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How we search the web is changing, so Google Search is changing too

Inspired in part by Gen Z, which is increasingly turning to sources like TikTok and and Reddit for information, Google is revamping its search engine.
Written by Stephanie Condon, Senior Writer on
Person using an Android phone.
Image: Shutterstock/MS_studio

Since its beginnings, Google's search engine has offered a simple user interface: type your search query into a box, and you can find out what the internet has to offer you. The results are largely delivered in the form of blue text, hyperlinked to other sites. In recent years, the results have been upgraded with visual results, related news stories and other forms of related content. 

Even so, Google's own internal research has shown that a significant portion of younger internet users prefer searching for information on social apps, like Instagram and TikTok, over Google products. Those evolving user preferences help explain why Google is evolving its basic search tools to include more multi-modal forms of communication, and to include information from more "authentic" sources, such as social media posts. 

"The way that people search and author information was never meant to be constrained to typing words," Cathy Edwards, Google VP and GM of Search, said to reporters ahead of Google's Search On event on Wednesday. "There's so much information out there on the web that comes in different formats and from different voices that have different authority and expertise."

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During Wednesday's event, Google announced it will present Search users with content from "creators on the open web." If a user searches the name of a specific city, for instance, they may get results that include visual stories and short videos from people who have visited that place. 

"We can really see, as we enter this new era of search, that you'll be able to find exactly what you're looking for by combining images, sounds, text and speech, organized in a way that makes sense to you," Edwards said. "And that ultimately helps you make sense of the world." 

Edwards acknowledged that "there's some really good content" on TikTok, since it has reduced the barriers to entry for content creation. "We are looking at more ways to bring that into our search results," she said.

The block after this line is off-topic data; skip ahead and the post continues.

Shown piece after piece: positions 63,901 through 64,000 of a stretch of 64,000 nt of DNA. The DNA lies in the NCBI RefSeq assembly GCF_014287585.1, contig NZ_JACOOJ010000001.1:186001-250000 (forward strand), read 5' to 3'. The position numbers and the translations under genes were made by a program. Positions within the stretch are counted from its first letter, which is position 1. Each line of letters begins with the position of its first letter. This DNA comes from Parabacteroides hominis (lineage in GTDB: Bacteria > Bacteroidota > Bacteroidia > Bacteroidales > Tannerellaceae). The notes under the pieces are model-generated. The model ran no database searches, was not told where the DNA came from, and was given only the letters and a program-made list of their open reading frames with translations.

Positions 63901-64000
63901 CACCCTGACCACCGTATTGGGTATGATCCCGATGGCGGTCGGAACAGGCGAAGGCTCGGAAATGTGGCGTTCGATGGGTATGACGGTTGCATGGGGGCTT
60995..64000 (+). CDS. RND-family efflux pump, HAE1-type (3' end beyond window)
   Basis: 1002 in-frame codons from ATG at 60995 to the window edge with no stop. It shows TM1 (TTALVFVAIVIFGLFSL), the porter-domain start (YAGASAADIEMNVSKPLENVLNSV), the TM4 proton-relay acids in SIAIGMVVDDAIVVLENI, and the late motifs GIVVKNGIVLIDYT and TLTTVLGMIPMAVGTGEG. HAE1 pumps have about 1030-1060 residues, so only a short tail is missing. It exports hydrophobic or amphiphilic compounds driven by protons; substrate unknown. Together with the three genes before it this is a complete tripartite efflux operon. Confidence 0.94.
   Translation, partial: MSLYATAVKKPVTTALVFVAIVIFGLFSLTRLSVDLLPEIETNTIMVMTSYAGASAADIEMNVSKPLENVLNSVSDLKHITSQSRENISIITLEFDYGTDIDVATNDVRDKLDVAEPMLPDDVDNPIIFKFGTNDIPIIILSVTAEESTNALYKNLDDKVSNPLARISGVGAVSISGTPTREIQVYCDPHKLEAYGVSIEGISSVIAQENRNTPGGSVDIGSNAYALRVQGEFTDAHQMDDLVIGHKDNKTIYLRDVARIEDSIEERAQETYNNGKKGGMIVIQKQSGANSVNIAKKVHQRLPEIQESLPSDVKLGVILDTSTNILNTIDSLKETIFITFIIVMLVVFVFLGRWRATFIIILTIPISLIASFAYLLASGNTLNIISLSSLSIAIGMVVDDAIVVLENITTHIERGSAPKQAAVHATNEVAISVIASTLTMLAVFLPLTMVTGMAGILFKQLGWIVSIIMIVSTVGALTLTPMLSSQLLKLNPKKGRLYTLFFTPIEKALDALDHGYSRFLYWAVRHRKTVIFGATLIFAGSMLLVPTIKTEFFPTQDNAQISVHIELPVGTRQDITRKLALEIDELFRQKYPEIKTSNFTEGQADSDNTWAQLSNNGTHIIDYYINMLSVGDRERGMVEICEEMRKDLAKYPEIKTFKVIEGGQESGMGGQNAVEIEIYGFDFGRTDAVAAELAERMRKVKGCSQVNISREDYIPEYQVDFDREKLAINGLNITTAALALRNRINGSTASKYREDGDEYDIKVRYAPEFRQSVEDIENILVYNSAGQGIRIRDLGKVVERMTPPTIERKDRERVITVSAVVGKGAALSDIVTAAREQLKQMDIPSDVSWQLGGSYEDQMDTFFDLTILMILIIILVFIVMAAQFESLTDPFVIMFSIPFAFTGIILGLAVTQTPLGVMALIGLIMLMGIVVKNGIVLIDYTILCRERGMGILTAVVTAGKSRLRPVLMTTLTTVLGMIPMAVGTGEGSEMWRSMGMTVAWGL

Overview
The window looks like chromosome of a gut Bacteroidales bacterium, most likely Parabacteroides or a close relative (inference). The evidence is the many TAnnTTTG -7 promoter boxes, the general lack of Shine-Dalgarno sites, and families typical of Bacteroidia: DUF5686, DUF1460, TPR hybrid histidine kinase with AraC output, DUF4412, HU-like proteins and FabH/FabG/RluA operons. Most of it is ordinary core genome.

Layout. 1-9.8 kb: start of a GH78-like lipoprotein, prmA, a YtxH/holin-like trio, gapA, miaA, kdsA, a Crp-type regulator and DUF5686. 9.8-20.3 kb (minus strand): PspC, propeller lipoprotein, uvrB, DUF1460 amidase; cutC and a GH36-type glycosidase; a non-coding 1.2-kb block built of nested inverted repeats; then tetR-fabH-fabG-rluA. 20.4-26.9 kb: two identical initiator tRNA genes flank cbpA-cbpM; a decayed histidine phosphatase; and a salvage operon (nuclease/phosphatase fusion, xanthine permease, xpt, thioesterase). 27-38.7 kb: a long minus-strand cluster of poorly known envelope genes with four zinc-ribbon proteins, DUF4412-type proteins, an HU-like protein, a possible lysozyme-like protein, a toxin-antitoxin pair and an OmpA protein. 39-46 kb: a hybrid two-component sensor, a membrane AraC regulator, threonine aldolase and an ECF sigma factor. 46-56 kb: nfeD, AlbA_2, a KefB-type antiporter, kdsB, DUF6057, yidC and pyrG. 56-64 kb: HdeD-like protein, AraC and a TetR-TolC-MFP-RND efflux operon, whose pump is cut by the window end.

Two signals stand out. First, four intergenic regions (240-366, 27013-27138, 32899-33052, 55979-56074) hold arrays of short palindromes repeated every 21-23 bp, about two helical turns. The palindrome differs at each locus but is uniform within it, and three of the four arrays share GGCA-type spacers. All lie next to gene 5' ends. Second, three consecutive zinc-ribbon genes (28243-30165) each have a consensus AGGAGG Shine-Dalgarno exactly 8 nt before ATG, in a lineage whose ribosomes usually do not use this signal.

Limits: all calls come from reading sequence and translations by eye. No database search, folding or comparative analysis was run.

Google's "new era of search" also includes a greater emphasis on community-led conversations on forums like Reddit – another platform that serves as an alternative to Google Search. Google is launching a new feature in Search called Discussions in Forums that brings in those results. 

"There are people who obviously are keen to see more results from Reddit and other community forums in our results," Edwards said. "Fundamentally, this is just about giving people what they want, when and what's most helpful to them when they come to us."

At the same time, Edwards said Google is focused on ensuring that users can find "both the authentic information and the authoritative information" on its search tools. 

"We also see in our research that people come to Google specifically to verify their claims and... to help them decide whether they want to believe something that they might have found on a social feed," she said. "They really trust that they'll be able to find high quality information on Google, and I think that's really important, too."

Google's increased focus on multi-modal search isn't just about the results – it's also about how people are able to ask questions. 

Earlier this year, Google introduced multisearch in beta, allowing users to search a topic using both images and text simultaneously. Now, in the coming months, Google will be expanding that capability to more than 70 languages.

Meanwhile, Google is also improving its Lens capabilities. People already use Google to translate text in images more than one billion times a month, across more than 100 languages. Now, if you point your camera at an image with text on it, Lens will be able to translate the text and overlay the translated text onto the pictures underneath. For instance, if you are reading the label on a bag of chips, the text would appear in your preferred language on that bag of chips. 

"Instead of covering up the original text, we actually erase it and then rebuild the pixels underneath with an AI-generated background," Edwards explained. "And then we overlay the translated text on top of the image. So it really feels like you're just looking at that product package with the translated text." This feature is launching later this year.

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Image: Google
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